Part of me hopes this is the beginning of an era of progress, responsibility and self-awareness when it comes to the production of media for children, but experience tells me conservativism and tradition are not evils so easily defeated.

Long post here sorry. There has been some interesting discussion here, but I want to take up two points where I disagree with Bob.

1) Elsa is a very interesting character, thus I think it is a disservice to define her "Let it Go" sequence as merely sexual in nature. Do not get me wrong, it is a legitimate interpretation, but the sequence struck me as more genuinely and deeply cathartic and even philosophical. Now, these things certainly can relate to a person's sexuality, but we are all -as human beings- so much more than our sexuality. In the end, defining this in merely, only sexual terms may support the current issue of defining LGBT persons entirely by their own sexuality, rather than including their philosophy, spirituality, aesthetics, education, etc to give a much more complete picture of them as people. Case in point: James Baldwin, one of my favorite writers, who was a homosexual, but whose efforts in the civil rights movement and fantastic work in Literature and philosophy would be lost if we just focused on his sexuality. Elsa is this way as well; I feel she rejects Hans not because of sexuality -real or super-imposed by the audience- but because of sheer common sense and intellect.

Where I disagree with Bob is the raising of the issue of authorial intent into the discussion. I could get into a Roland Bathes-style rejection of the very concept of authorial intent, but I won't. Suffice it to say that every person has the right to see, interpret, and feel works of art as they wish, and authorial intent become moot in the face of a strong catharsis that this film could provide someone who sees it. And these differences in interpretation make for some very fun discussions, like we are having here.

2) While there may be -as some here have pointed out- a few minor hints as to Hans' true character, totaling a few frames at most, the real foreshadowing for Hans comes not from Hans himself, but from Anna. The very first scene of the film ends with Elsa begging Anna to slow down and be more careful, to which Anna ignores, resulting in a disaster that is the impetus for the entire story. Why on earth would we -myself included- think that this pattern of behavior in Anna would change just because time passed? Still within the opening Musical semi-montage, Anna talks to a painting of Joan of Arc, essentially the embodiment of recklessness, beauty, and the tragically ephemeral. Showing some sympathy with her saying: "Hang in there, Joan." So, that is two hints to Anna's -and by extension, Hans'- true nature in the first few minutes of the film.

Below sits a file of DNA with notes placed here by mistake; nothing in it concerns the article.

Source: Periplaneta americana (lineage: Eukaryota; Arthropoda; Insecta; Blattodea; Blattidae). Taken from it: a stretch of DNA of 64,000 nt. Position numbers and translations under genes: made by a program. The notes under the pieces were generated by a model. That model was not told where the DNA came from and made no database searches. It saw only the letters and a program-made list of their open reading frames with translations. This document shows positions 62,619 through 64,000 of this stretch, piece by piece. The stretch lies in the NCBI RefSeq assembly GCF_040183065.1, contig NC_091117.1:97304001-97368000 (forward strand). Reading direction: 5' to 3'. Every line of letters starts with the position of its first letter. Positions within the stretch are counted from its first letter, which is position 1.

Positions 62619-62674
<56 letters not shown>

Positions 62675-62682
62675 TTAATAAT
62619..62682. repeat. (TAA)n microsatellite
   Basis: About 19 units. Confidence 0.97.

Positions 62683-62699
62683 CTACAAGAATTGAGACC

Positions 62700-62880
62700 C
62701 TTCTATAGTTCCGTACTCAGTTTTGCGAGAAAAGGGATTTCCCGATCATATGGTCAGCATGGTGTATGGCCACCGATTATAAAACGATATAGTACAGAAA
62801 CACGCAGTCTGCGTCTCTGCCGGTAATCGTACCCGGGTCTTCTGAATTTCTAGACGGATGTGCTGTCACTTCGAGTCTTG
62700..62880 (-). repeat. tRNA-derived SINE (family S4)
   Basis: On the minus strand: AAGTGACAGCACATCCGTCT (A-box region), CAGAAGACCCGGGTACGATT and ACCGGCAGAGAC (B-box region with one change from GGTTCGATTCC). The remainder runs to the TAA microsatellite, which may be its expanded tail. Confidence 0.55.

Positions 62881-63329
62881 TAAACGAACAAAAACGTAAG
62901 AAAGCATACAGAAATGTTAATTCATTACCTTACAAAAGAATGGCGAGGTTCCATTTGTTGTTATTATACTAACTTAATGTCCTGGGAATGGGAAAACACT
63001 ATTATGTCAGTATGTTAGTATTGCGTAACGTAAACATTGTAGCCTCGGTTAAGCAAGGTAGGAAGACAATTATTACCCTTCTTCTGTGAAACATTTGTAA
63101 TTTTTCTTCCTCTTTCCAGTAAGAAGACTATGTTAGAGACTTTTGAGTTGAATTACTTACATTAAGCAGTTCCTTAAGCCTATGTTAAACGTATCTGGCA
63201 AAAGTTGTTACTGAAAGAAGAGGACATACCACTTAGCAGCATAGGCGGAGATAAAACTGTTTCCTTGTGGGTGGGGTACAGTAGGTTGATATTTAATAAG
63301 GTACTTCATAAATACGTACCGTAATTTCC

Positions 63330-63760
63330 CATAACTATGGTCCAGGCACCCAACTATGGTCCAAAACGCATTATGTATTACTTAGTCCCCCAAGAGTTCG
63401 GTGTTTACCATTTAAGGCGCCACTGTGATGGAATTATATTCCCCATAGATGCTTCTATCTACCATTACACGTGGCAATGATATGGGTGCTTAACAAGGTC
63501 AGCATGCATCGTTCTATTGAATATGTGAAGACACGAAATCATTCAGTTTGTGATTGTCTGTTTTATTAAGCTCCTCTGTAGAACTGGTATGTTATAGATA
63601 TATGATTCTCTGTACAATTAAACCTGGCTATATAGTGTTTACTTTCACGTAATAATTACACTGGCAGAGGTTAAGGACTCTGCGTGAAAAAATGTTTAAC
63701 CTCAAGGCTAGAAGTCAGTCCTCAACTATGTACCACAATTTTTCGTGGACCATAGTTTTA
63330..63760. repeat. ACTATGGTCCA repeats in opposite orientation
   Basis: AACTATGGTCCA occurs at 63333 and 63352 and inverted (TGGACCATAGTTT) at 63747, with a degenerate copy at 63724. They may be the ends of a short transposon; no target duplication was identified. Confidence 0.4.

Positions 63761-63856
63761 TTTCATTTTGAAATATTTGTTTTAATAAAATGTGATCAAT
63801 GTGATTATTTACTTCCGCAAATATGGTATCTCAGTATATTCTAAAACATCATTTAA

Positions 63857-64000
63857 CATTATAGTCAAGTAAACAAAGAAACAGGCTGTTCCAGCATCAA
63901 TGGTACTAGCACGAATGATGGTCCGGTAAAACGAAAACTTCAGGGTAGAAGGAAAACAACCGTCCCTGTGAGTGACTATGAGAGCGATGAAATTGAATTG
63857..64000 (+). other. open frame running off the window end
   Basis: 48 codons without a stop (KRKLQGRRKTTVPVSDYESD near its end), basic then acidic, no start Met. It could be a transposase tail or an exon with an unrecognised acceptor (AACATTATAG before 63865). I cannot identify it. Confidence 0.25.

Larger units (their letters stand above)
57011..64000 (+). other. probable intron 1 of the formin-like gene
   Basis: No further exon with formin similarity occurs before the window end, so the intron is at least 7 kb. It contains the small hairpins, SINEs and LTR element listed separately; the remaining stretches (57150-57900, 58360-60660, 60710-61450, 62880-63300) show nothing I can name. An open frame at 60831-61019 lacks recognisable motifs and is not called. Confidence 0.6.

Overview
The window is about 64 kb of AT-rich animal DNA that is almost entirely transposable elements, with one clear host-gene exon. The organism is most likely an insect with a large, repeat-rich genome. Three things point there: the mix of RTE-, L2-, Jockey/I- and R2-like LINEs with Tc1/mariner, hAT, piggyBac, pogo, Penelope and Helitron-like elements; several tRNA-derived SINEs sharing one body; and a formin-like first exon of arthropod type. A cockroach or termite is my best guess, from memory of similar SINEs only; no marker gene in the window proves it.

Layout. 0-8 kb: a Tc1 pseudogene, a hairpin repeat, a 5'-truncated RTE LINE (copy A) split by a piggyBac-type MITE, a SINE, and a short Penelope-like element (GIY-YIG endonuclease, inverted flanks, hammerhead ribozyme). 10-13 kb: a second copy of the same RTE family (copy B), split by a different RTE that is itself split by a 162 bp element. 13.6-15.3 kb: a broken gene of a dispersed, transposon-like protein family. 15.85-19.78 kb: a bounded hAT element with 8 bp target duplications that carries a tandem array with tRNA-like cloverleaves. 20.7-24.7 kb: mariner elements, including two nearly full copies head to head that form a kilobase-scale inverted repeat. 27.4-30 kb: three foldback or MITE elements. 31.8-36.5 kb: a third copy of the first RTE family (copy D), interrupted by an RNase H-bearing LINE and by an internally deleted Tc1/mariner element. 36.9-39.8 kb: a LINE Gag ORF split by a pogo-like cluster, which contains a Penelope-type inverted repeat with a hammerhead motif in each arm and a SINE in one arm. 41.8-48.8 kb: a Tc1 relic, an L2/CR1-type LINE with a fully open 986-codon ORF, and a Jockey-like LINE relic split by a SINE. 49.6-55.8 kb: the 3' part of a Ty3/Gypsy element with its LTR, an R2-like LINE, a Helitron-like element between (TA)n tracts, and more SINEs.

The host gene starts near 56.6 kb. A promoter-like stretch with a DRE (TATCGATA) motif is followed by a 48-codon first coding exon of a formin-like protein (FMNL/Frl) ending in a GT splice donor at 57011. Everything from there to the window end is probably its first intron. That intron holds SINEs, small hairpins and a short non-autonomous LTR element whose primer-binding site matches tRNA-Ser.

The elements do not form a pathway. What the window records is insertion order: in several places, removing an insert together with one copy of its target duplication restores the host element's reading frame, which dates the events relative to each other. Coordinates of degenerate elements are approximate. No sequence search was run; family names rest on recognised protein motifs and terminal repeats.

The biggest hint though comes during Anna and Hans' declaration of love:
Anna: "We even finish each others. . .
Hans: ". . Sandwiches"
Anna: "That is what I was going to say!"

At first, I thought this was a bit of whimsy. But, at the end I realized something: Anna was lying. They have not made any sandwiches, now have they? She was going to say "sentences," but lied to facilitate the ongoing romantic mood. Anna is not a perfect princess, but a child so desperate for affection that she would lie to someone she sees as her prince charming. Her flaws as a person lead to the events of the film, but her beautiful, intense philos for her sister is what -in the end- resolves the issues of the film, and saves Elsa, Arendell and even herself. This makes her a great character, equal with her sister; flawed, but with a passion and drive that steamrolls through her mistakes and makes the audience love her none-the-less.